Series: Out of Line
Author: Roxane Gay
Narrator: Samira Wiley
Published: September 1, 2020
Reviewed By: Jessica
Date Read: June 8, 2022
Jessica’s Rating: 4 stars
From New York Times bestselling author Roxane Gay comes an unforgettable tale of nightmarish bureaucracy in which genetic profiling has redefined the “unfit mother.”
A trip to the library prompts one woman to question her fate in this galvanizing short story. For a woman like Hadley, deemed not acceptable to procreate, there’s only one recourse. Unlicensed for motherhood, she can alleviate her grief and frustration at a “baby library,” where a curiously endless supply of infants is available for a two-week loan. But the borrowed life that serves as a temporary balm leads to a journey of self-discovery that will forever change the direction of Hadley’s future.
Roxane Gay’s Graceful Burdens is part of Out of Line, an incisive collection of funny, enraging, and hopeful stories of women’s empowerment and escape. Each piece can be read or listened to in a single thought-provoking sitting.
This story takes place in a dystopian world where women are evaluated to determine whether or not they will be permitted to have children. They undergo testing at age 16 to see if they will be allowed to procreate. We see both sides of this world through Hadley who is unlicensed to have children and Seraphina who is licensed.
There are libraries in this world where only women can ‘borrow’ a child for up to two weeks. These children are no longer ‘borrowable’ once they hit three years old. Hadley checks out a baby girl as only girls can be ‘borrowed’. We also see Seraphina who has children but doesn’t really want them. It still seems like the ‘grass is greener on the other side’ even in this dystopian world.
I can’t say much more than this because it would give away what happens in the short story. There is much more that could be done with this story: It is another one I would like to see expanded because of the direction it goes in. It is an intriguing story that also makes you think.
The Ice Queen
Series: Bodenstein & Kirchhoff #3
Author: Nele Neuhaus
Published: January 13, 2015
Reviewed By: Kim
Kim’s Rating: 4 stars
The body of 92-year-old Jossi Goldberg, Holocaust survivor and American citizen, is found shot to death execution style in his house near Frankfurt. A five-digit number is scrawled in blood at the murder scene. The autopsy reveals an old and unsuccessfully covered tattoo on the corpse’s arm—a blood type marker once used by Hitler’s SS. Pia Kirchhoff and Oliver Bodenstein are faced with a riddle. Was the old man not Jewish after all? Who was he, really? Two more, similar murders happen—one of a wheelchair-bound old lady in a nursing home, and one of a man with a cellar filled with Nazi paraphernalia—and slowly the connections between the victims becomes evident: All of them were lifelong friends with Vera von Kaltensee, baroness, well-respected philanthropist, and head of an old, rich family that she rules with an iron fist. Pia and Oliver follow the trail, which leads them all the way back to the end of World War II and the area of Poland that then belonged to East Prussia. No one is who they claim to be, and things only begin to make sense when the two investigators realize what the bloody number stands for, and uncover an old diary and an eyewitness who is finally willing to come forward.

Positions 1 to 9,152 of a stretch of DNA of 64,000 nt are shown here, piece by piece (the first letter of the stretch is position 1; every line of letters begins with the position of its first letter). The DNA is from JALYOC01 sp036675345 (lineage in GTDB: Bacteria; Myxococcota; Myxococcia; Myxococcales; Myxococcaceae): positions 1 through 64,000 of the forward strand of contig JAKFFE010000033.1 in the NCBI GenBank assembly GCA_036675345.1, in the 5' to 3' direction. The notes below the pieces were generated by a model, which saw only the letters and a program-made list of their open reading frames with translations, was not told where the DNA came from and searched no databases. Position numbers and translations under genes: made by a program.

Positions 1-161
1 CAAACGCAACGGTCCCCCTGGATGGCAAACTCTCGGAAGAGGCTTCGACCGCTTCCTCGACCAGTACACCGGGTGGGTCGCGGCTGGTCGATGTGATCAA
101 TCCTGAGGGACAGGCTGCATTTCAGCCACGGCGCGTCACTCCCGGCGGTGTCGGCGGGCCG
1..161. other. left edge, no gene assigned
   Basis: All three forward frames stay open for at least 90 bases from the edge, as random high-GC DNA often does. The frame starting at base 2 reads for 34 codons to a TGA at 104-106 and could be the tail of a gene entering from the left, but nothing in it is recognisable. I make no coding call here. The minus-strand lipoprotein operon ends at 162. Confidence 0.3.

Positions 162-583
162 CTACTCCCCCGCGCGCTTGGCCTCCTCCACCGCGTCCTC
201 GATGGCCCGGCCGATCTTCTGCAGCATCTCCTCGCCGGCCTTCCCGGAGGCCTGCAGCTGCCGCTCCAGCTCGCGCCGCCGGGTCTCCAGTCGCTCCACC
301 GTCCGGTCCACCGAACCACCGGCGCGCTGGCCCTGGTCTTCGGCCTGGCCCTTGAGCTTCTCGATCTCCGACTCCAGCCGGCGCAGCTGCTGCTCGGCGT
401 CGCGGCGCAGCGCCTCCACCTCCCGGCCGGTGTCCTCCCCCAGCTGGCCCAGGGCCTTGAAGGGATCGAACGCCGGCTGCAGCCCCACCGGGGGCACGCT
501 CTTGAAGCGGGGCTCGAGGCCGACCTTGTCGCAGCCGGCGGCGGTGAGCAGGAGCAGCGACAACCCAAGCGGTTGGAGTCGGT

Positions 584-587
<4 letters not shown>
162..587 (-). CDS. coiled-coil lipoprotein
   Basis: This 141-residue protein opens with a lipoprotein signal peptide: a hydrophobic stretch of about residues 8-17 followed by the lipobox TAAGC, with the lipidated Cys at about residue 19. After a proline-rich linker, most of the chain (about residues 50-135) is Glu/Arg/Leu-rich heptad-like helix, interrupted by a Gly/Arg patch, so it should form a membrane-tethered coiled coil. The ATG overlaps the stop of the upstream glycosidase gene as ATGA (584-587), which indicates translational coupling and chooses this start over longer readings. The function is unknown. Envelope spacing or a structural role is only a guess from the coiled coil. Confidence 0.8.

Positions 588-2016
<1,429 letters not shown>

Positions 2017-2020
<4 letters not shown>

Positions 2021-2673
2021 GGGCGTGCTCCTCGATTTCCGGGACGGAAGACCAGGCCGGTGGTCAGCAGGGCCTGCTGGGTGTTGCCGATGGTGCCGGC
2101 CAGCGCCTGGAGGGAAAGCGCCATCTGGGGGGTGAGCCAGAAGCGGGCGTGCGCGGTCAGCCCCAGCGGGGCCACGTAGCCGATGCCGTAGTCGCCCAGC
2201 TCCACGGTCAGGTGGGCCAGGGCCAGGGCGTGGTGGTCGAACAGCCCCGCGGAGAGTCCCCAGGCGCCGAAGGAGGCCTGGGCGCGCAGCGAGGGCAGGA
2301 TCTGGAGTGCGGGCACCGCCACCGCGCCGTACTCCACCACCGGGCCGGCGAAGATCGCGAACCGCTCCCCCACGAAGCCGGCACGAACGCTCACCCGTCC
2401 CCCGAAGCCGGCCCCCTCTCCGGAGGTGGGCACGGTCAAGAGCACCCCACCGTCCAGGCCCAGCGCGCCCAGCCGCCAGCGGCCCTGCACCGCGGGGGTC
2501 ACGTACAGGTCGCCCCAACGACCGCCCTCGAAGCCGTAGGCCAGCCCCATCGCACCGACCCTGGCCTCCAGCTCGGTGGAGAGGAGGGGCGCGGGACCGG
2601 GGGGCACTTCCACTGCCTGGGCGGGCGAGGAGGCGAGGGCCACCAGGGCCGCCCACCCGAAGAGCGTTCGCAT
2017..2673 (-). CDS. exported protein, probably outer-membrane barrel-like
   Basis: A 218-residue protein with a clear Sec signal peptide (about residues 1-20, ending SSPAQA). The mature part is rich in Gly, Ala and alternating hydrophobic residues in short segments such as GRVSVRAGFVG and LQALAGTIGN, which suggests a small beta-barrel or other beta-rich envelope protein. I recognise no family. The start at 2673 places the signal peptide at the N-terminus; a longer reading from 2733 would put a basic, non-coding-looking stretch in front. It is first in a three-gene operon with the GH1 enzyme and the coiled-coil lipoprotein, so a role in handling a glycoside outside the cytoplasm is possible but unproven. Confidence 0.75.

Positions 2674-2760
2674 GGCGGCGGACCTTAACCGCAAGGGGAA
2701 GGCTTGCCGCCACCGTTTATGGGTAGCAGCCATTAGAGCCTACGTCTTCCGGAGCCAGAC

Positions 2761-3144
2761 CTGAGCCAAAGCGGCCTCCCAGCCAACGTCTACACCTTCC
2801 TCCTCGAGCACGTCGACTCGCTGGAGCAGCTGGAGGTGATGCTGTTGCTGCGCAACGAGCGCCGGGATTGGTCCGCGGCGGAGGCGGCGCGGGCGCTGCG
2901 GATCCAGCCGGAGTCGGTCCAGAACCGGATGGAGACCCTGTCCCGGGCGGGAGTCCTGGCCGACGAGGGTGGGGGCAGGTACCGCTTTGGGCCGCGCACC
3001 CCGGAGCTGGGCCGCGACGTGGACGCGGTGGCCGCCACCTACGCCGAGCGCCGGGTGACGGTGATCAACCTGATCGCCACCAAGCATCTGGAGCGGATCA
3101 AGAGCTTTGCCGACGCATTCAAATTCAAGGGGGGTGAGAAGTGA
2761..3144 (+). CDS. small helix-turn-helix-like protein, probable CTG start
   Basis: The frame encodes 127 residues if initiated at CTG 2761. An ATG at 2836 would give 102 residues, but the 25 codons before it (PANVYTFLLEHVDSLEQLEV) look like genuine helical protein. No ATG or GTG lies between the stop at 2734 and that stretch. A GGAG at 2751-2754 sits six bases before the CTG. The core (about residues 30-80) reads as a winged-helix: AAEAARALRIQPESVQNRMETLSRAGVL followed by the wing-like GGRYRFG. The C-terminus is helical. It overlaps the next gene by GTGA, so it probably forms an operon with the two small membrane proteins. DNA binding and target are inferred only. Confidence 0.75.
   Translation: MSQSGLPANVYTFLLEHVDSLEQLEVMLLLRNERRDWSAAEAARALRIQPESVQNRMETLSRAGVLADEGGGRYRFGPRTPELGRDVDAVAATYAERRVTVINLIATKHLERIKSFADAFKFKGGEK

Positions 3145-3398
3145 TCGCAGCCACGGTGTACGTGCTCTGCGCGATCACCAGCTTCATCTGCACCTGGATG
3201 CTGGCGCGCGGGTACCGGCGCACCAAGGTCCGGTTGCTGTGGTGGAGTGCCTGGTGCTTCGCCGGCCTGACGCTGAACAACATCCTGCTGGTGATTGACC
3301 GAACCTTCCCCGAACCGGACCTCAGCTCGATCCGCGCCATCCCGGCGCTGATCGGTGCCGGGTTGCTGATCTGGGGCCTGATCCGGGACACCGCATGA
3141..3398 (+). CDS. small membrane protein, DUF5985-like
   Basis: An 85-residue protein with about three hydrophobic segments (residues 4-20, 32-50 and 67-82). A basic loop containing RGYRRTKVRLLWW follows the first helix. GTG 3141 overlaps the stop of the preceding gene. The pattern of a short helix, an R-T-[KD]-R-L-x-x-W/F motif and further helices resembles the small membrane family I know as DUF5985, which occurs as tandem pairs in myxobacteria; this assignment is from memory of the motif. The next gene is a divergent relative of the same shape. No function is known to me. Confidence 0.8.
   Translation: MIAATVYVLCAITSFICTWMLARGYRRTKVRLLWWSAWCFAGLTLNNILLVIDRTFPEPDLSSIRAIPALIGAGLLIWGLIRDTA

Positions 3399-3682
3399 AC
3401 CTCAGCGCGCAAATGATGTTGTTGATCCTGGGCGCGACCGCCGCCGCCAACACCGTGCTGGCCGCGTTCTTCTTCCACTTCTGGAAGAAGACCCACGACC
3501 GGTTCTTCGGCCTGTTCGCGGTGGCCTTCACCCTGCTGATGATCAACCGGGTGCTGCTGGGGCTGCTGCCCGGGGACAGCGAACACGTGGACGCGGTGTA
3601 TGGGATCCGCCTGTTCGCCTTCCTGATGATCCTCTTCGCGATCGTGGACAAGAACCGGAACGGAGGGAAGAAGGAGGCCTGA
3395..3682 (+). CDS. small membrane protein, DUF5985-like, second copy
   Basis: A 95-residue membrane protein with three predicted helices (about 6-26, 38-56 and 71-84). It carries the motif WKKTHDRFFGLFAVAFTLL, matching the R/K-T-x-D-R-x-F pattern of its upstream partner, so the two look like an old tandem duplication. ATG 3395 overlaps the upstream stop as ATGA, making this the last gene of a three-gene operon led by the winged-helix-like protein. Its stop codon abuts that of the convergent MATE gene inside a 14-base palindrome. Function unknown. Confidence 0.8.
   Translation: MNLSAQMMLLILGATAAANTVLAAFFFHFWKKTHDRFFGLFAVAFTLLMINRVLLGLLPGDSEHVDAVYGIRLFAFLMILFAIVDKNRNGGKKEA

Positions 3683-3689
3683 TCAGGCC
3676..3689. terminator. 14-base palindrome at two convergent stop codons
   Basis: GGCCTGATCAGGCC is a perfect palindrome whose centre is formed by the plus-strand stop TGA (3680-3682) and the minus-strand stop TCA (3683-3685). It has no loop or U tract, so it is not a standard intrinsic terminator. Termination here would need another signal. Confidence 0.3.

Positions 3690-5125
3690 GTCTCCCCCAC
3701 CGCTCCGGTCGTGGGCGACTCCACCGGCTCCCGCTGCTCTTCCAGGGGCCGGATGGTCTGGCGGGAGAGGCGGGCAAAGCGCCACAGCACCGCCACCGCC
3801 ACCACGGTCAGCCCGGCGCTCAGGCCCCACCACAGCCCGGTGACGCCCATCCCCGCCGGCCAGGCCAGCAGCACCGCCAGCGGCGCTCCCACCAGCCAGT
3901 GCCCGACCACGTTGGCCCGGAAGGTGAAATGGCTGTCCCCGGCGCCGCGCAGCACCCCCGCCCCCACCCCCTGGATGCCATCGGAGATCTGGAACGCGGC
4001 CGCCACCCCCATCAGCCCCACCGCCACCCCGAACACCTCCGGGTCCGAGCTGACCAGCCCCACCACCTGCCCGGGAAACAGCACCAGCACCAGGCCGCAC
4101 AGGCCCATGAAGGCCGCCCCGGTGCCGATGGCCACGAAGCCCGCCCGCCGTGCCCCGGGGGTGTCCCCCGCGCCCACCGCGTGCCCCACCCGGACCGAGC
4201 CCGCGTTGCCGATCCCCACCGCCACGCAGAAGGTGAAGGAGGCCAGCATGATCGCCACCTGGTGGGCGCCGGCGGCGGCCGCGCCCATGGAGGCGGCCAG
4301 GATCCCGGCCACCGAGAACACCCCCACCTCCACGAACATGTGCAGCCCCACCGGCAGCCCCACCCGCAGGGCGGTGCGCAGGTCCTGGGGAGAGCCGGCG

Nele Neuhaus’s The Ice Queen is a character- and plot-driven mystery about revenge, power, and long-forgotten and covered up secrets from a time in German history that still affects the present.
Dang, these European mysteries are complicated!! That’s the main reason I gave it 4 stars; there are so many names!! It felt like the story got all muddled in the beginning and took so many pages just to unmuddle it again! Thankfully, once I got about a third of the way through, things started to unravel and make sense. If you can keep the characters straight, this is actually a pretty good mystery. It kept me guessing almost until the end. I was very impressed with the resolution! I don’t want to spoil anything so I won’t say anything more! It is the 3rd book in a series, which I didn’t know when I started reading it, but it was an issue. An occasional comment that didn’t make sense, but nothing to do with the plot. The main characters were actually pretty likable and had interesting arcs. They weren’t perfect by any means but the fact that I came out still liking them says a lot! So overall, a pretty good book that I would recommend!
Series: Nina Borg #2
Published: October 2, 2012
Reviewed By: Kim
Kim’s Rating: 3 stars
Scavenging hospital ruins in northern Hungary, two Roma boys stumble on something more valuable than usual black market finds. The chain of events threatens many lives. In Denmark, Red Cross nurse Nina Borg puts her life and family on the line when she treats Hungarian Gypsies living illegally in a Copenhagen garage. What are they hiding? What makes them so sick?
Meh. I bought this book because it promised an old Soviet hospital, but it only showed up for a couple pages. So yeah. The rest was just kinda meh. The characters were the most interesting part, but even they were kinda flat. And just when I thought everything was gonna explode, it just fizzled. The resolution was incredibly anticlimactic. Plus, the motivation for the entire book was political, but not even interesting political. Basically just a Karen who had too much time on her hands … and I’m not even kidding. Did it hold my attention? Mostly, which is why it’s getting 3 stars instead of 2. But would I recommend it or even say that I enjoyed it? Nope, not really.